One thing rarely discussed is how the majority of production skills are hired in a freelance capacity. A project brings together a team that may have little experience of working together. Then over several months, a production that might be worth tens to hundreds of millions of dollars will be miraculously be complete. The financial risk involved in these is enough to make most other industries baulk. And yet the majority of these creations get completed as the team is so passionate and truly invested in delivering the best they can.
Being involved in such an industry is a complete privilege. You often get to travel to remarkable places and see amazing things. You get to work with truly, incredibly, talented people that bring their unique vision to the script and bring it to the screen. When you then see these stories in completion, there is an immense sense of satisfaction, knowing your contribution played a part in bringing it together.
However, with this privilege comes a great cost. Technicians are often required to work incredibly long hours and often spend a great deal of time far away from home. Working in a freelance capacity gives you little protection from when the industry is quiet or comes to a grinding halt as in the case of the recent pandemic.
Then there is the aspect of danger. The nature of what we do, means we are constantly pushing the boundaries for the greatest stunts and explosions which always presents an element of risk.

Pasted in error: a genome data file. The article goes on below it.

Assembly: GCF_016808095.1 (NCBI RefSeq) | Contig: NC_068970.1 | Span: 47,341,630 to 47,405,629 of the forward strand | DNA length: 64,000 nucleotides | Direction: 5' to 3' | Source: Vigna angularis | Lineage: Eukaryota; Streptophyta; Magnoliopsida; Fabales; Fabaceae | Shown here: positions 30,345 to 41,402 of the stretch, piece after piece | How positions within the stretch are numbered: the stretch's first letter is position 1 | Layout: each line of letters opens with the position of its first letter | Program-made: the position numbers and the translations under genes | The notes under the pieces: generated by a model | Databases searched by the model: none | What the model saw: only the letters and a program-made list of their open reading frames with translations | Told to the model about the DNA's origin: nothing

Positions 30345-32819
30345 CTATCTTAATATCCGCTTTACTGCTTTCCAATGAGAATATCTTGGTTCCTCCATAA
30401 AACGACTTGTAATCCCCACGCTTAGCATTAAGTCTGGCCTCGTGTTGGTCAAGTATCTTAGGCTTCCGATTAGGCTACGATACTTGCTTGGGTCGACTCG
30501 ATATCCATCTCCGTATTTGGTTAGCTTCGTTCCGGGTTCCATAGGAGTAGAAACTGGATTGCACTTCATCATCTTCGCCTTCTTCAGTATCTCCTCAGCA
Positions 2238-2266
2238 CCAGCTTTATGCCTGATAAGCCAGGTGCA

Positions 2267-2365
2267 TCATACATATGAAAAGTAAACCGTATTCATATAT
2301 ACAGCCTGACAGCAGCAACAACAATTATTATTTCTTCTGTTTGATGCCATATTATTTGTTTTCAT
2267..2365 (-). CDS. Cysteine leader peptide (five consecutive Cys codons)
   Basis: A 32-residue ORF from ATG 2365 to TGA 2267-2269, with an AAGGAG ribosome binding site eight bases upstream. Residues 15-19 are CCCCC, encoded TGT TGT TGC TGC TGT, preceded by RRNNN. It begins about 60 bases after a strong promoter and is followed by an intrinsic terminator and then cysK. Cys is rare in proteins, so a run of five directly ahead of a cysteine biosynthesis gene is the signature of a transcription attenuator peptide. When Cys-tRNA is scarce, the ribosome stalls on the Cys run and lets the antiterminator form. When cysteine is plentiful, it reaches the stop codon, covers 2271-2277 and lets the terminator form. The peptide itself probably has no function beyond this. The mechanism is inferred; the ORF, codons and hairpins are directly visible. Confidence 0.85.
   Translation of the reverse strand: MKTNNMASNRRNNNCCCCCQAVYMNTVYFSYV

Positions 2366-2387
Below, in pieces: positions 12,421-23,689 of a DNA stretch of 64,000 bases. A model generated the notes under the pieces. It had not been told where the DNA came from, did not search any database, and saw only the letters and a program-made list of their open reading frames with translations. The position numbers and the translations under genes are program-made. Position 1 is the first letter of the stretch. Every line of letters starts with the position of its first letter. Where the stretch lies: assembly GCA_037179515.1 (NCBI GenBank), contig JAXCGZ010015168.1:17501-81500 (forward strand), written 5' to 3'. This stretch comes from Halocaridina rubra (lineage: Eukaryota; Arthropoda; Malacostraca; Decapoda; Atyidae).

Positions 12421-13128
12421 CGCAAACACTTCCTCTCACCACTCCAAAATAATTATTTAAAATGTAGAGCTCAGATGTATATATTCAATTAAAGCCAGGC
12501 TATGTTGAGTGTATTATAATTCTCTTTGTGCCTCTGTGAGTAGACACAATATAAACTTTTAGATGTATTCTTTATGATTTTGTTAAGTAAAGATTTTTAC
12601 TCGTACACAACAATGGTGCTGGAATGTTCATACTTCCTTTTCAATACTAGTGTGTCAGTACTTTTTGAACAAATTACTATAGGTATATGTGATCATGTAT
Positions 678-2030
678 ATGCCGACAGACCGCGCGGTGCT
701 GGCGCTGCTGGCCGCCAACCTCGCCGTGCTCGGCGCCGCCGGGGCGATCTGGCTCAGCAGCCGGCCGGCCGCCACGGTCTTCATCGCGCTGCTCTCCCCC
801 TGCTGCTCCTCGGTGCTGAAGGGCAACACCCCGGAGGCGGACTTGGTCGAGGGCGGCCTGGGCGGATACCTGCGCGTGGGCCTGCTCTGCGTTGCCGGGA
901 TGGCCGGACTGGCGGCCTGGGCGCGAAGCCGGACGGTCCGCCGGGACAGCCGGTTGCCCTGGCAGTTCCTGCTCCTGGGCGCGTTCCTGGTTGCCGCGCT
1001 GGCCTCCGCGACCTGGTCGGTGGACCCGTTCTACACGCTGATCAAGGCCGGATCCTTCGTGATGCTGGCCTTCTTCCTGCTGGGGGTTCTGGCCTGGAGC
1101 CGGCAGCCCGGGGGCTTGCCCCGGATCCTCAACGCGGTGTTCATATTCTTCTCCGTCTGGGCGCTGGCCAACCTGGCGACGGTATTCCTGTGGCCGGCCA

As a freelancer, you often feel pressured to just say 'yes' mindful that this is what the industry expects and will keep you in a good stead for the next gig.
We are incredibly saddened by the recent tragedy of Halyna Hutchins, who lost her life filming in New Mexico. It naturally brought home the pain of the loss of Mark Milsome, who was killed when filming a simple car stunt went wrong. A community has come together on both occasions to recognise the loss of these two individuals, that everyone has only positive words to describe.
When describing Mark, you often hear people say 'I know everyone says he was a truly nice person, but he really was'. From all accounts we have heard the same said of Halyna across the US.
Putting this calendar together is our little way of giving something back. We recognise this industry is full of hard work and pain, but for all the trouble it has caused we wanted to find a way to show you we still love you.
Enveloped in this year's Prints for Mark Calendar are images we love, that show the magic of making movies.
So from us to you, we want to wish everyone a safe and productive 2022.
Andra Milsome and Mark Purvis